In Thailand, Chinese has eclipsed Japanese to become the second most common second language. “Public interest has moved from Japanese to Chinese,” the Japanese Sankei Shimbun recently reported, “the number of people learning Chinese in Thailand now is tenfold that of ten years ago.”´

  Indonesian President Suharto’s resignation in 1998 provided the opportunity for a closer relationship between the two nations and for the Indonesian Chinese population to learn Chinese language as well as Chinese traditions. In the belief that “Chinese children should learn Chinese” Indonesian Chinese residents sent their children to schools offering Chinese courses so that they might understand Chinese cultural traditions as well as speak the language. Enrollment at such schools soon skyrocketed, and parents often queued up all night in order to be secure admission for their children. ´

  Why Chinese?´

  “People around the world are rushing to learn Chinese. This interest can be attributed to China’s economic opportunities and its telling effect on the future” so stated the article China—Embracing the World published in the May issue of The Hindu. ´

  In view of the international demand for Chinese language learning, the Chinese government plans to set up 100 Confucius Institutes around the world. The Confucius Institute is a nonprofit organization whose aim is to promote the Chinese language and culture overseas through Internet or on-campus non-degree courses. The first institute was established in Seoul, ROK in November 2004. Since then branches have been set up in many other countries, including the U.S., Sweden, France and Uzbekistan.´

  Great hopes have been laid on Chengo (Chinese and English on the Go), an E-language learning system based on pinyin rather than Chinese characters developed by 12 experts from China and the U.S., as a means to help children learn Chinese. This software captures children’s attention with stories, games and animations based on the 2008 Olympics. ´

  In order to ensure that there are sufficient teachers to meet the current demand, the Chinese government has set up training centers where overseas teachers of Chinese can attend lectures. It has also launched overseas training courses. ´

  In addition to dispatching Chinese teachers abroad to teach Chinese, the government has also sent over 1,000 professionally qualified volunteers to countries in Asia, Europe, America and Africa.´

  Since Chinese became so popular in the international community, the number of foreign students applying to take the Chinese Language Proficiency Test (HSK) has surged from 21,000 in 1996 to 100,000 in 2004. It is now possible to take the HSK exam, known to candidates as the “Chinese TOEFL”, at 151 local universities or colleges in 34 countries. ´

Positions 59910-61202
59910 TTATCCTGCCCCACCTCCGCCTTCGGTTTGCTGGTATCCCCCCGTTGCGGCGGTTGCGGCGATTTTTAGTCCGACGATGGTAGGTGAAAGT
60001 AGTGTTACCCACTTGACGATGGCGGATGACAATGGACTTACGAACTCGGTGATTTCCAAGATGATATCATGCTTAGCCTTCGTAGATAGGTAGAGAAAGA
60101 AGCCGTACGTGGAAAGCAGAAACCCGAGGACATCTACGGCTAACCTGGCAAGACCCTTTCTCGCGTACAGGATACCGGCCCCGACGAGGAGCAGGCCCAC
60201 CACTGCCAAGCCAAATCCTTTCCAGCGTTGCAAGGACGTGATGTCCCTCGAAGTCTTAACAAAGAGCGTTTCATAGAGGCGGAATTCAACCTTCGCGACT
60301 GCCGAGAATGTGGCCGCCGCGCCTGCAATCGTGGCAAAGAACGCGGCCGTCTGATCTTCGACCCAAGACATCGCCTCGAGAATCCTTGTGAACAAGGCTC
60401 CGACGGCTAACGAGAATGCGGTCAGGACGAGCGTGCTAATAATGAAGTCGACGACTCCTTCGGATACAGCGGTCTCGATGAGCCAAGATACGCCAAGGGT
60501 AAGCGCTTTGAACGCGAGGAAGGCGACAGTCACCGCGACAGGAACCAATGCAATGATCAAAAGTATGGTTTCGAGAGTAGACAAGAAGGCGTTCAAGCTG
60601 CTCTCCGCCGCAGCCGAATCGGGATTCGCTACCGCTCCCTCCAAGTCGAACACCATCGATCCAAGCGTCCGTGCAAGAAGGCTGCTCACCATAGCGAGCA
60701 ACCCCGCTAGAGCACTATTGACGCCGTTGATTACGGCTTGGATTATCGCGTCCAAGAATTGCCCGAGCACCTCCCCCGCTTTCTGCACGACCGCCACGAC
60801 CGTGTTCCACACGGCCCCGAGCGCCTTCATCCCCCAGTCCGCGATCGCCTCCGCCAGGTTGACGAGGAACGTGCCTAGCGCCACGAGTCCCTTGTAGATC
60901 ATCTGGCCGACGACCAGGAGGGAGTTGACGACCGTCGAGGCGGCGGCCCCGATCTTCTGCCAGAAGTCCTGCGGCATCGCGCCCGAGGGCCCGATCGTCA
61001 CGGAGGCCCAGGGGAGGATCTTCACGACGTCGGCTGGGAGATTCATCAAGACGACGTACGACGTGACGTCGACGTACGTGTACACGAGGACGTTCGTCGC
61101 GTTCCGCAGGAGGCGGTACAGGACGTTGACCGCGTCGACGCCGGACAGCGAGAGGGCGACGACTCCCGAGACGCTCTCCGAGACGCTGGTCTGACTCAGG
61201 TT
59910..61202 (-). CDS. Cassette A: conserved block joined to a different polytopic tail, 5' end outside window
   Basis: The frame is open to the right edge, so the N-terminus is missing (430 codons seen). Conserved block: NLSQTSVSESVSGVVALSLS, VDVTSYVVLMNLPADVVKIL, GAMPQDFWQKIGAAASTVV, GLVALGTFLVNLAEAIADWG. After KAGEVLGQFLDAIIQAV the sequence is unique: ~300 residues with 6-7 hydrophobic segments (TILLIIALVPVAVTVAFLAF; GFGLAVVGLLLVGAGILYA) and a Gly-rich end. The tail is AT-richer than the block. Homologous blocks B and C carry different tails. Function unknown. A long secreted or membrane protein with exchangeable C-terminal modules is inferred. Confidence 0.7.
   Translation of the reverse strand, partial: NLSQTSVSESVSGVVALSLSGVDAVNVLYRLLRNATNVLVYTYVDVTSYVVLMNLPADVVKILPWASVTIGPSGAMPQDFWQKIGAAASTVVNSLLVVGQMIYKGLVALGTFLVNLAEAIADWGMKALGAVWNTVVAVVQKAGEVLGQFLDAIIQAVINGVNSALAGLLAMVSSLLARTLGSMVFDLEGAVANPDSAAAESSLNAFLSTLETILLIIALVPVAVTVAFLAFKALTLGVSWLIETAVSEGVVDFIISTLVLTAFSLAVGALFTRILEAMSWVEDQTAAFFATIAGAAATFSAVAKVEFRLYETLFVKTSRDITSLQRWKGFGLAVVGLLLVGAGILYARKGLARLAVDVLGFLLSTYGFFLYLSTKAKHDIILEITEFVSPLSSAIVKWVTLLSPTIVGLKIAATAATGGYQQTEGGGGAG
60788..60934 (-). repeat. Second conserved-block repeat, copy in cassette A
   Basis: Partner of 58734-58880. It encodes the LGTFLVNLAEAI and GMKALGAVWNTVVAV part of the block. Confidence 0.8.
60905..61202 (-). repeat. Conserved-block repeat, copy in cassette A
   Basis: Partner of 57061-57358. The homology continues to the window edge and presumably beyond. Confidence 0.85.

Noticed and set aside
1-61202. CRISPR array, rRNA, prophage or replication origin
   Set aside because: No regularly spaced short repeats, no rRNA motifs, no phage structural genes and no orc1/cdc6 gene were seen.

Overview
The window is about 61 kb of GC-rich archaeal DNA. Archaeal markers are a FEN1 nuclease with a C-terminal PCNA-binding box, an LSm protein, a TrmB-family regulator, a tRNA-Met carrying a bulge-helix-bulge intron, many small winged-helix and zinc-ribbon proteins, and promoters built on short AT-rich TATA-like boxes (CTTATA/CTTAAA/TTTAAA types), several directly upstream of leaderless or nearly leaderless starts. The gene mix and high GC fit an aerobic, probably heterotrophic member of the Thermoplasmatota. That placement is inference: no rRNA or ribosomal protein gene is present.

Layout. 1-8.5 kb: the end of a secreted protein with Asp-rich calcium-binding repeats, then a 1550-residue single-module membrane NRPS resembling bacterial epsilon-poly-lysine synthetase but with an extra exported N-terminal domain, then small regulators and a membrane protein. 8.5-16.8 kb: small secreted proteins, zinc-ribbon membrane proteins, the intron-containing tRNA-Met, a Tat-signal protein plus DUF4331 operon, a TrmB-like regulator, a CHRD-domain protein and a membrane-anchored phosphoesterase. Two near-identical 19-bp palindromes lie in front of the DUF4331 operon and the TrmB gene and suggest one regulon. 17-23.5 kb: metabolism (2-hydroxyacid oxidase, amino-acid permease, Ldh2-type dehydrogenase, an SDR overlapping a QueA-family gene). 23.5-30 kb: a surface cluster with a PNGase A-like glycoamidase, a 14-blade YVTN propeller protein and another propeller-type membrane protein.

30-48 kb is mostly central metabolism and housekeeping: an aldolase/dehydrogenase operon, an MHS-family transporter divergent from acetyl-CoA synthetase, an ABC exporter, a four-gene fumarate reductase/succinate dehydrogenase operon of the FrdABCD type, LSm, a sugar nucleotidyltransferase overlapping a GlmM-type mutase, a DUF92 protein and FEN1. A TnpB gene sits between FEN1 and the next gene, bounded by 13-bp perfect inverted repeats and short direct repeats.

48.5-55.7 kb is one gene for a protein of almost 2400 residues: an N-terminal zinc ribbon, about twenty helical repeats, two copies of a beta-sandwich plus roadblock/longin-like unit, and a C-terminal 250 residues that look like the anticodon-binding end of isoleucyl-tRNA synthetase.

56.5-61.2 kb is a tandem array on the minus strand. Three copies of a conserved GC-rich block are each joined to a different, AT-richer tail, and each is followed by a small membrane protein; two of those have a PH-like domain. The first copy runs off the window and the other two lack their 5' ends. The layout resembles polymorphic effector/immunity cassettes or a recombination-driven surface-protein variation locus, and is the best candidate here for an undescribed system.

The Paris-based Chinese newspaper European Times, which has the highest circulation among Chinese-language newspapers in Europe, released a comment early this year entitled “Develop as Rapidly as the Chinese Economy Booms” that analyzed why so many people are rushing to learn Chinese and study in China. Its conclusions were that China’s increasing economic competitiveness and the brilliant future career it offers is a powerful lure to mastering Chinese. But it also pointed out that learning Chinese is the key to Chinese cultural traditions. After all, what point is there in learning a foreign language if you can’t use it to express knowledge of the culture from which it sprang!´

  1. This article mainly discusses about the popularity of Chinese in western countries. ´

  2. Monsieur Label and his wife send their children to learn Chinese because they hope that their children can learn as many foreign languages as possible.´

  3. Many German international corporations hold introductory Chinese courses for employees assigned work in China because they want their staff become interested in China.´

  4. In Thailand, the most popular second language nowadays is Chinese.´

  5. Singaporeans believe that a lack of ______ -speaking skills is a disadvantage in the 21st century.´

  6. After the resignation of Indonesian President in 1998, Indonesian Chinese residents sent their children to school offering ______ in the belief that “Chinese children should learn Chinese”.´

  7. China’s economic opportunities and its ______ on the future contributes to people’s interest in learning Chinese.´

  8. The Confucius Institutes aim at promoting the Chinese language and culture overseas through Internet or ______ courses.´

  9. An E-language learning system called Chengo is hopeful to help children learn Chinese for this software captures ______ with stories, games and animations based on the 2008 Olympics.´

  10. The popularity of Chinese in the world makes the “Chinese TOFEL”, the ______ exam, possible.´

  答案:1. N 2. N 3. N 4. Y 5. Chinese´

  6. Chinese courses´

  7. telling effect。´

  8. on-campus non-degree´

  9. children’s attention´

  10. HSK